When you compare the two versions of SOLIDWORKS side by side it really boils down to only a handful of distinct differences. In fact, these two CAD options have more in common than they do differences. 3DEXPERIENCE SOLIDWORKS is still SOLIDWORKS; it installs locally and has 95 percent of the same functionality as traditional desktop SOLIDWORKS. The files are the same, the user interface is nearly identical, and, just like traditional SOLIDWORKS, there is a standard, professional, and premium package.
Articles by Scott Woods
Dassault Systèmes has been a trusted provider of CAD solutions since 1981 when they introduced CATIA to the world, and then SOLIDWORKS in 1997. Dassault Systèmes listens to the user community and has consistently provided software adjustments and improvements focused solely on customer feedback, streamlining design and manufacturing processes. Today, millions of SOLIDWORKS users trust Dassault Systèmes to provide their solution for 3D parametric design, simulation, data management, and collaboration.
Whether you’re an avid SOLIDWORKS user or just a fan of the software, you have heard a lot about the 3DEXPERIENCE platform. But, what exactly is it? More importantly, what does it mean for traditional SOLIDWORKS users?
While the 3DEXPERIENCE platform is not new, there are still a lot of unanswered questions about the cloud-based platform. I will provide answers to some of the most common questions we get asked.
There are more options for 3D CAD than ever before – with SOLIDWORKS alone there are three distinct choices. In this article, I'll break down these options to make your decision for a CAD solution easier.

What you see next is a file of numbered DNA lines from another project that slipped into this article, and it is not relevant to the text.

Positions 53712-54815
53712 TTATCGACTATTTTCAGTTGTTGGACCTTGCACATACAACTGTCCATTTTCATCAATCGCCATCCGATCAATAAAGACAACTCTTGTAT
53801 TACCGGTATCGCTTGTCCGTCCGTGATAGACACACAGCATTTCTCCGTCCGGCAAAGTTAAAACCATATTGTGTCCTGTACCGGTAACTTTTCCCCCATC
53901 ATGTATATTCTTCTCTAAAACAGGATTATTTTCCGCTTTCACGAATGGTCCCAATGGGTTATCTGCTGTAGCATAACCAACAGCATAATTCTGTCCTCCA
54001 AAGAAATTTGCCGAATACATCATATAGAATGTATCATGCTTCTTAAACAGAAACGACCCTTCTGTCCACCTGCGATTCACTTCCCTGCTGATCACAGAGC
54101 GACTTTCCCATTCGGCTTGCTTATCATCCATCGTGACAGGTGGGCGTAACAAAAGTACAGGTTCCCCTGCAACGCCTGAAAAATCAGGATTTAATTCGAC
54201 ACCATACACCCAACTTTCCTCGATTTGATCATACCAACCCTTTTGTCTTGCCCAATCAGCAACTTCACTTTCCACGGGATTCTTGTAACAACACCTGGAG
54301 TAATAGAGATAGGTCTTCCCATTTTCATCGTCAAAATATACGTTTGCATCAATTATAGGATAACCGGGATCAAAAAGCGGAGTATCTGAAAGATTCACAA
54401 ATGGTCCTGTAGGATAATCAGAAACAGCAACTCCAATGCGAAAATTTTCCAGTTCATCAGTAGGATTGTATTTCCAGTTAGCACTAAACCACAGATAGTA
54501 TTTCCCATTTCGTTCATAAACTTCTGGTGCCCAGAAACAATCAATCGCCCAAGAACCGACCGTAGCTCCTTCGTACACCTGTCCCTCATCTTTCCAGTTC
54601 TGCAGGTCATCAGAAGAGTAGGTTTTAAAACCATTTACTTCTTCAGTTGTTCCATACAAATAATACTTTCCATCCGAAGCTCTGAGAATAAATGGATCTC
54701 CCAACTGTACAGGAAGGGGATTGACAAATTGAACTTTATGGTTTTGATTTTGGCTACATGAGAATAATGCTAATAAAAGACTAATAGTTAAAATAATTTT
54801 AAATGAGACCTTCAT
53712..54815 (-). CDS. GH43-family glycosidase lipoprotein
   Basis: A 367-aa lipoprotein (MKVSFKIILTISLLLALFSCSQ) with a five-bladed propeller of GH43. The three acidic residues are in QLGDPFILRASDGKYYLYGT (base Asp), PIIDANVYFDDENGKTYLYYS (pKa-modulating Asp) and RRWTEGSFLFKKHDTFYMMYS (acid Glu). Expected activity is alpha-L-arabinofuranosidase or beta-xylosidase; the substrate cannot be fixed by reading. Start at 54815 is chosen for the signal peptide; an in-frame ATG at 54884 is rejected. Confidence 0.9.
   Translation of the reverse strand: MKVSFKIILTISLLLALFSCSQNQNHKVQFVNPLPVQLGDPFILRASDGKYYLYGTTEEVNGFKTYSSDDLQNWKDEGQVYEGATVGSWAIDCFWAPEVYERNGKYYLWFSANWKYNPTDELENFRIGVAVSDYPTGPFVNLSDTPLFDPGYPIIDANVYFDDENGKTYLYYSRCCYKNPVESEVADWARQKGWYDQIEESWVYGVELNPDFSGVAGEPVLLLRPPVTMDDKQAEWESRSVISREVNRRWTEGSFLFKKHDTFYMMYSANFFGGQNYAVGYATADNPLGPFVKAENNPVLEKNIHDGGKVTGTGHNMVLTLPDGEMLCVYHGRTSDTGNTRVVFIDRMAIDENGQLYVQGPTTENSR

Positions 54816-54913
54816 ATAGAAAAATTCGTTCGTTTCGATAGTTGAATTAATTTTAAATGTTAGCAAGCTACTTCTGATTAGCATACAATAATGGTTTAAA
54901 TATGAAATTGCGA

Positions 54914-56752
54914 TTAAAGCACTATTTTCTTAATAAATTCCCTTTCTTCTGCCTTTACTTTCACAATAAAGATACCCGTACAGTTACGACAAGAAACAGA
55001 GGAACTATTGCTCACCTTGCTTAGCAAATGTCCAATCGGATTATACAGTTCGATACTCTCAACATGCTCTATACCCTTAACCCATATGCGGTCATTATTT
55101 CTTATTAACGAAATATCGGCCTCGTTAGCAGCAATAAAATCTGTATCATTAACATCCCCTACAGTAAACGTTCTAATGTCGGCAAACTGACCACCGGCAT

First, let’s start with SOLIDWORKS desktop, the easy one.
SOLIDWORKS desktop has been the industry standard 3D CAD package for manufacturing since the early 1990s. SOLIDWORKS desktop offers complete 3D CAD design software that is installed locally on your computer. It is a proven solution and includes a complete design package for parts, assemblies, and drawings. This is our CAD tool of choice for most situations and design teams of all sizes.
The world of CAD is evolving and that’s a good thing. Like with all technology, advancement is good, if it’s controlled.
To start off, let's take a little peek back to the beginning of CAD.
With the invention of Sketchpad in 1964, computer-aided design, or CAD as it’s widely known, was introduced to the world.
Like any new technology, there was a bit of skepticism, and its adoption was not immediate. In the early 80s Autodesk’s 2D AutoCAD and Dassault Systèmes’ 3D CATIA entered the market.